On 10 February 2016, the Baltic Dry Index (BDI) hit 290. At that point, a bulk carrier regardless of its size, age and fuel-efficient qualities earned a time charter average of US$2417-2776 per day.
Whereas the three smaller segments have seen higher earnings since then, capesize earnings lost ground up until the end of March. By mid-April, the gap closed and capesizes are back on par with the pack. Despite the fact that earnings have doubled in those two months, they remain below OPEX levels for the largest part of the fleet.
Despite a record high volume of demolished dry bulk shipping capacity in the first three months of 2016, the total dry bulk f leet still grew. 16.7 million DWT of new capacity entered the f leet while 14 million DWT was sold for scrap. All in line with BIMCO’s forecast.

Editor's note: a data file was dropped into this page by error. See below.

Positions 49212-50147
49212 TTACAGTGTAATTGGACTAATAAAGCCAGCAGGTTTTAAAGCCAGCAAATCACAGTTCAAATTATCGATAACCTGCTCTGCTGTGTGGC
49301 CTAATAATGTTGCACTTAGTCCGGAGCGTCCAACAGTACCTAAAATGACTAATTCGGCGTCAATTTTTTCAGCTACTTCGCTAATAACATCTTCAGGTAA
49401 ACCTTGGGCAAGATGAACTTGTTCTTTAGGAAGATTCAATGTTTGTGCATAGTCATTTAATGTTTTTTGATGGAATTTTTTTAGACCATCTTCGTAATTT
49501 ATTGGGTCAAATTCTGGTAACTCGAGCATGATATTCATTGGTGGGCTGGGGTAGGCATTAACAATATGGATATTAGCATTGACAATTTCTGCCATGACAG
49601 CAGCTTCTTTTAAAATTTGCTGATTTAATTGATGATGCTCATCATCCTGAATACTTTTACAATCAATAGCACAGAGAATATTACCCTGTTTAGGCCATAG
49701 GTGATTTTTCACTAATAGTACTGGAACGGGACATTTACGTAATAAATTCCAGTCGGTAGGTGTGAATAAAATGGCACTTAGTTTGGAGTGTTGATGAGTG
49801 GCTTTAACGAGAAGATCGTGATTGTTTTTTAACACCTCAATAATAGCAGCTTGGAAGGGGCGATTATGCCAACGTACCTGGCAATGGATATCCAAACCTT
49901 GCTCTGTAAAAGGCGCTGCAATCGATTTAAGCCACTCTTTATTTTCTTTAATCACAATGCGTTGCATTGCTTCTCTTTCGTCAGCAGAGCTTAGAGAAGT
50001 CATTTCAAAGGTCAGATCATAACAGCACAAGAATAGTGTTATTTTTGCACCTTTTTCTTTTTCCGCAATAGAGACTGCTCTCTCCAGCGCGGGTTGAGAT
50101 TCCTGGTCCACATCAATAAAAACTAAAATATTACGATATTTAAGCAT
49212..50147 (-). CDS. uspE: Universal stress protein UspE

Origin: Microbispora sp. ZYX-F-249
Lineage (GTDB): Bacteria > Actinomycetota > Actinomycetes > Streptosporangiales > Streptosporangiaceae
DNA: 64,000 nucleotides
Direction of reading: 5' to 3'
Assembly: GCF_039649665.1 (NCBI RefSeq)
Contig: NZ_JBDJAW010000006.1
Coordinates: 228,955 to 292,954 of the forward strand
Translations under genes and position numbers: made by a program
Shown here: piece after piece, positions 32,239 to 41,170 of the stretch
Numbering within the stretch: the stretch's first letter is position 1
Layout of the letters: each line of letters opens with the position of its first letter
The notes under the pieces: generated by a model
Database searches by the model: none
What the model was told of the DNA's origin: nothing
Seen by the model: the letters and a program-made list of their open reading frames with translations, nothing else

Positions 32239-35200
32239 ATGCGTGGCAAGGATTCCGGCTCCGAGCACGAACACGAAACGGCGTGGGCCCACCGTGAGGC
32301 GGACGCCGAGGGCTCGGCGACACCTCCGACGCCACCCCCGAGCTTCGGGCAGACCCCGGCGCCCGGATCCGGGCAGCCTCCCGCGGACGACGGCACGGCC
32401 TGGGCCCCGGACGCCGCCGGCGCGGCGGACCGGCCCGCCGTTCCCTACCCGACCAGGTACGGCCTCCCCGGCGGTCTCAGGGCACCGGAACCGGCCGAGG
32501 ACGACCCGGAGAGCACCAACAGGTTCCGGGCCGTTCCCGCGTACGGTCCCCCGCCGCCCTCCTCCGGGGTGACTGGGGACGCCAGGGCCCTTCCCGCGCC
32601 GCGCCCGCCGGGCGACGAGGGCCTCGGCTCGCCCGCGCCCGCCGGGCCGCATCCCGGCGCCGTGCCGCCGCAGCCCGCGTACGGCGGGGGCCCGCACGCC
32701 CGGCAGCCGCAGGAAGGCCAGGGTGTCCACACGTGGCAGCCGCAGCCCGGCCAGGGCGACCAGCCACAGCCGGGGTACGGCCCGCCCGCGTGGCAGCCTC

Not all of the dry bulk sub-segments saw an increase in fleet size. The capesize fleet, for instance, which has doubled over the past 6 and a half years, reduced in number (7 ships less) as well as capacity (-0.2%) in Q1-2016.
For the coming months: April-July, BIMCO expects transported volumes to grow slowly - as they seasonally do - from the first quarter into the second. This ought to underpin the freight market.
Adapted from press release by Joseph Green
Read the article online at: https://www.worldcement.com/europe-cis/06052016/dry-bulk-shipping-outlook-50/